The Internet Association, a D.C.-based tech lobbying group representing industry titans like Google, Amazon, and Twitter, will be filing legal arguments as an intervening party in support of the legal push to restore net neutrality, according to a report from Recode’s Tony Romm.
While the association won’t file a lawsuit itself, it will offer critical assistance to entities who are planning to bringing suits against the FCC, such as activist groups, web companies, and state attorneys general.
The FCC voted on December 14 to overturn Obama-era net neutrality rules that prohibit internet service providers from controlling the loading speeds for certain websites. Big companies like Netflix and Google voiced their opposition to the vote primarily through press releases and Twitter posts.
However, as The Atlantic’s Joe Pinsker notes, tech giants were actually fairly quiet relative to their more outspoken behavior in previous flare-ups of the net neutrality debate. These companies have such large user bases that they can use as leverage against ISPs, so net neutrality is largely a nonissue for them. Pinsker speculates that tech executives simply realize the public relations value of supporting neutrality principles, and that their employees are genuinely concerned about it.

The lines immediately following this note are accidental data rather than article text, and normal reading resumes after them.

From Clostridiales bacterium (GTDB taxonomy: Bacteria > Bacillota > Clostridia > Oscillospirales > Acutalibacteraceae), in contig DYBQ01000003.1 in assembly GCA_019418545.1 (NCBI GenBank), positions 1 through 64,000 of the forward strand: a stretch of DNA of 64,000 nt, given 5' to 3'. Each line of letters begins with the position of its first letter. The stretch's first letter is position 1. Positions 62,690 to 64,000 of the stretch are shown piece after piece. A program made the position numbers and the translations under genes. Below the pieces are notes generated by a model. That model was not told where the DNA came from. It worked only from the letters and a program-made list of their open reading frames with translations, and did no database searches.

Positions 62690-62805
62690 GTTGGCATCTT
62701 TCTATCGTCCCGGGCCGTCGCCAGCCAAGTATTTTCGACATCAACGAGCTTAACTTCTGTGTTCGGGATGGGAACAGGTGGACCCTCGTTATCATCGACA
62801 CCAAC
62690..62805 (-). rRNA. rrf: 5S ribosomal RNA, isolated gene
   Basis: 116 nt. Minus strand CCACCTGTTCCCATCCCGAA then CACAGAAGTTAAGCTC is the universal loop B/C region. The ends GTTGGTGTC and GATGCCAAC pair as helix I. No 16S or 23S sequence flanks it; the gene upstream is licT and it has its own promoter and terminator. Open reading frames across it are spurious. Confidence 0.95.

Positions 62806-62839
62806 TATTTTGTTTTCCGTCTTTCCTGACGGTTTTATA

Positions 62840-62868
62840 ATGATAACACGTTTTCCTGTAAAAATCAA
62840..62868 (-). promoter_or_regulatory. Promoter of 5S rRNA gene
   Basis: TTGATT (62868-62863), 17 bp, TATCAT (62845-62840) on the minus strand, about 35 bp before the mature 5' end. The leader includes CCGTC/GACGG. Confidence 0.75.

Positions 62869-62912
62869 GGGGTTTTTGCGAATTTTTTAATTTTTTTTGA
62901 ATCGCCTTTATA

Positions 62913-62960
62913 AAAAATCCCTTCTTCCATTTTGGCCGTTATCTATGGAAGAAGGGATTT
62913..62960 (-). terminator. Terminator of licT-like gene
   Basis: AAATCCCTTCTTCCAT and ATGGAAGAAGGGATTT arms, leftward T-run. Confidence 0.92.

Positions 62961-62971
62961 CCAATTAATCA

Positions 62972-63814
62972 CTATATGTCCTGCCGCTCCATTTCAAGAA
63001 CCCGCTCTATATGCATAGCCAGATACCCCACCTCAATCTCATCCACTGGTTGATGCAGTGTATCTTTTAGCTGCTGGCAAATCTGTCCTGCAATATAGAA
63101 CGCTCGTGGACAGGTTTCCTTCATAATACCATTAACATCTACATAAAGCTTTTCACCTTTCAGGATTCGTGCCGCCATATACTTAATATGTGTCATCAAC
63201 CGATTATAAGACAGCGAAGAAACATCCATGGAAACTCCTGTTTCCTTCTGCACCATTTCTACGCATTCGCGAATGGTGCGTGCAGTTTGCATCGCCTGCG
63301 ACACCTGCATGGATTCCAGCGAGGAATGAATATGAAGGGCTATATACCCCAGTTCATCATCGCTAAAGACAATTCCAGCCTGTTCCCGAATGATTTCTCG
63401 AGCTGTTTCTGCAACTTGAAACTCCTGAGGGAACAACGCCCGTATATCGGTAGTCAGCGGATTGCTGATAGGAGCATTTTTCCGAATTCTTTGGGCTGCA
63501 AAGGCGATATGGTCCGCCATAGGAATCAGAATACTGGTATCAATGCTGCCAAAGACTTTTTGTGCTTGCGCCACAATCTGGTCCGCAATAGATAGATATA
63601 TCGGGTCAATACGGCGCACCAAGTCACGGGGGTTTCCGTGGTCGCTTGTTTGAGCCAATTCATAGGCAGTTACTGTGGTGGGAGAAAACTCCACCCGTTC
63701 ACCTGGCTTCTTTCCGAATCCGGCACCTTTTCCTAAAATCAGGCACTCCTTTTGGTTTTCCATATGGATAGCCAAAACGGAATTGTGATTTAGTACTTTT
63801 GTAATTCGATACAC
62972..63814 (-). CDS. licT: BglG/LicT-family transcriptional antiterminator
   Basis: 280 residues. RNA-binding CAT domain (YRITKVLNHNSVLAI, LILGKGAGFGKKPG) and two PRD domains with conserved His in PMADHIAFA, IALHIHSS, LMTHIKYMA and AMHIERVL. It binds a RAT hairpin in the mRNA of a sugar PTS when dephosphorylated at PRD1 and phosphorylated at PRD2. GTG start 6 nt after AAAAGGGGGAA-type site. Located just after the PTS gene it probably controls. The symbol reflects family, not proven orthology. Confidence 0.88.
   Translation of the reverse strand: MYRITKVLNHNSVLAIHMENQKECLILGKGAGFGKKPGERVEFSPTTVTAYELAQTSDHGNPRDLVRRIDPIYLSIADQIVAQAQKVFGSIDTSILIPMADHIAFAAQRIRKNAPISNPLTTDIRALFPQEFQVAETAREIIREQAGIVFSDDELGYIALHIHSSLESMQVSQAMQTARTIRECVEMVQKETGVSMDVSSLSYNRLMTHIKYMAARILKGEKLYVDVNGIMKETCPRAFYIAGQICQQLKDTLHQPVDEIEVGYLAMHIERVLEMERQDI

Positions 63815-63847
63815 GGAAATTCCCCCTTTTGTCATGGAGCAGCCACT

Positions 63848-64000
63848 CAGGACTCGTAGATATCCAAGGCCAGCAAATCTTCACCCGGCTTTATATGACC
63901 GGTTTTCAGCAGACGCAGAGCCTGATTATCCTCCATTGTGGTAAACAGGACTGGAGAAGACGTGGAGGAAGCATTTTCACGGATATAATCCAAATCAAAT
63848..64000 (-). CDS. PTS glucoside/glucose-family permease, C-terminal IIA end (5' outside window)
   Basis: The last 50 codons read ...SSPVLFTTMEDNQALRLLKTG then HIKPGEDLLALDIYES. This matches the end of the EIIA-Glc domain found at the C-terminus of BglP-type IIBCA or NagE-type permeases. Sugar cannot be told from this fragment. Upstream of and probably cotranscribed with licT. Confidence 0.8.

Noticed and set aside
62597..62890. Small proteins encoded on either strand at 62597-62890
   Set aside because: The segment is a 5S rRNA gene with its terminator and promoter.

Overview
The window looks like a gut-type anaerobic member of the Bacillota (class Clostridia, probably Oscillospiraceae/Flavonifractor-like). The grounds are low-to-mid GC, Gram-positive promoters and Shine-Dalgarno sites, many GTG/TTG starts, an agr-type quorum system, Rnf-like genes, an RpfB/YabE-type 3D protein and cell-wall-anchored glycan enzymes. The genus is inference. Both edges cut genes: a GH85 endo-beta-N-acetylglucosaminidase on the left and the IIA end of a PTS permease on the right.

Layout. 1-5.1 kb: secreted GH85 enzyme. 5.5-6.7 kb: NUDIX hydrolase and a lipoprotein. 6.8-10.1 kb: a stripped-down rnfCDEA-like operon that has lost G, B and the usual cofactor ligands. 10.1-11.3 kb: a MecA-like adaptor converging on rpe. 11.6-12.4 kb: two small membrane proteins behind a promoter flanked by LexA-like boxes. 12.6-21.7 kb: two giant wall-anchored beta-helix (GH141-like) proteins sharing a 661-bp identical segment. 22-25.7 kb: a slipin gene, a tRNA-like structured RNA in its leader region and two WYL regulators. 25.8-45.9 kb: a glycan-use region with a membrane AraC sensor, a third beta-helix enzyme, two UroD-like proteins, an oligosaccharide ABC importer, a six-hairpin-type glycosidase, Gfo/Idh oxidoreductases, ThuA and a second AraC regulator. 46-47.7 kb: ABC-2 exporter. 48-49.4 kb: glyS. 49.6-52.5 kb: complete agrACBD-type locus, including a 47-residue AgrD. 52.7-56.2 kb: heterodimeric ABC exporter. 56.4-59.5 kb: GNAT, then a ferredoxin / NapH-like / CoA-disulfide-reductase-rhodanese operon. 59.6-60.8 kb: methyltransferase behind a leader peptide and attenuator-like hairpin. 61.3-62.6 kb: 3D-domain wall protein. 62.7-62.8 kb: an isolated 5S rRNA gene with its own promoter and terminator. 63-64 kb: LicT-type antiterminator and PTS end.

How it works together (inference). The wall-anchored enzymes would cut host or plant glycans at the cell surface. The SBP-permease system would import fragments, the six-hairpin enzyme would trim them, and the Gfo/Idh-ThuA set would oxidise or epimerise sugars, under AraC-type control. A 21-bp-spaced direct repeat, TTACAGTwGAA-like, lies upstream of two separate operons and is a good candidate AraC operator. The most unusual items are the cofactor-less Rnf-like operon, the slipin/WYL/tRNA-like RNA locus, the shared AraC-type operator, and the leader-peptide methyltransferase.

In fact, most of these companies seemed to rely quite a bit on the Internet Association to act on their behalf during the debate last year. Facebook and Google aren’t even allowed to sue the FCC themselves, Romm reported earlier this week, because they didn’t file comments under their own names during the FCC’s initial debate. Since they missed the boat, they can’t petition a federal judge. But now that the Internet Association is acting as an intervening party, the tech companies it represents will have the right to appeal if the lawsuits don’t go their way.
The Internet Association is a formidable player for the tech industry in Washington, representing more than 40 major tech companies on a wide range of policy debates. The group’s latest filing in the Senate’s disclosure database reveals that it spent $300,000 in the third quarter to lobby congress on issues ranging from autonomous vehicles to political advertisements to copyright reform. The Internet Association reported a total of $900,000 in lobbying expenses during the first three quarters of 2017. (Fourth quarter filings have not yet been released.)
Disclosure filings further show that the association was also focused on “issues related to net neutrality, broadband deployment and the Telecommunications Act of 1996” for those three quarters. One of the lobbyists representing the association was formerly a policy advisor for Hawaii Sen. Brian Schatz, who has been called a “champion” of net neutrality and is cosponsoring Congressional Review Act legislation to overrule the FCC’s decision.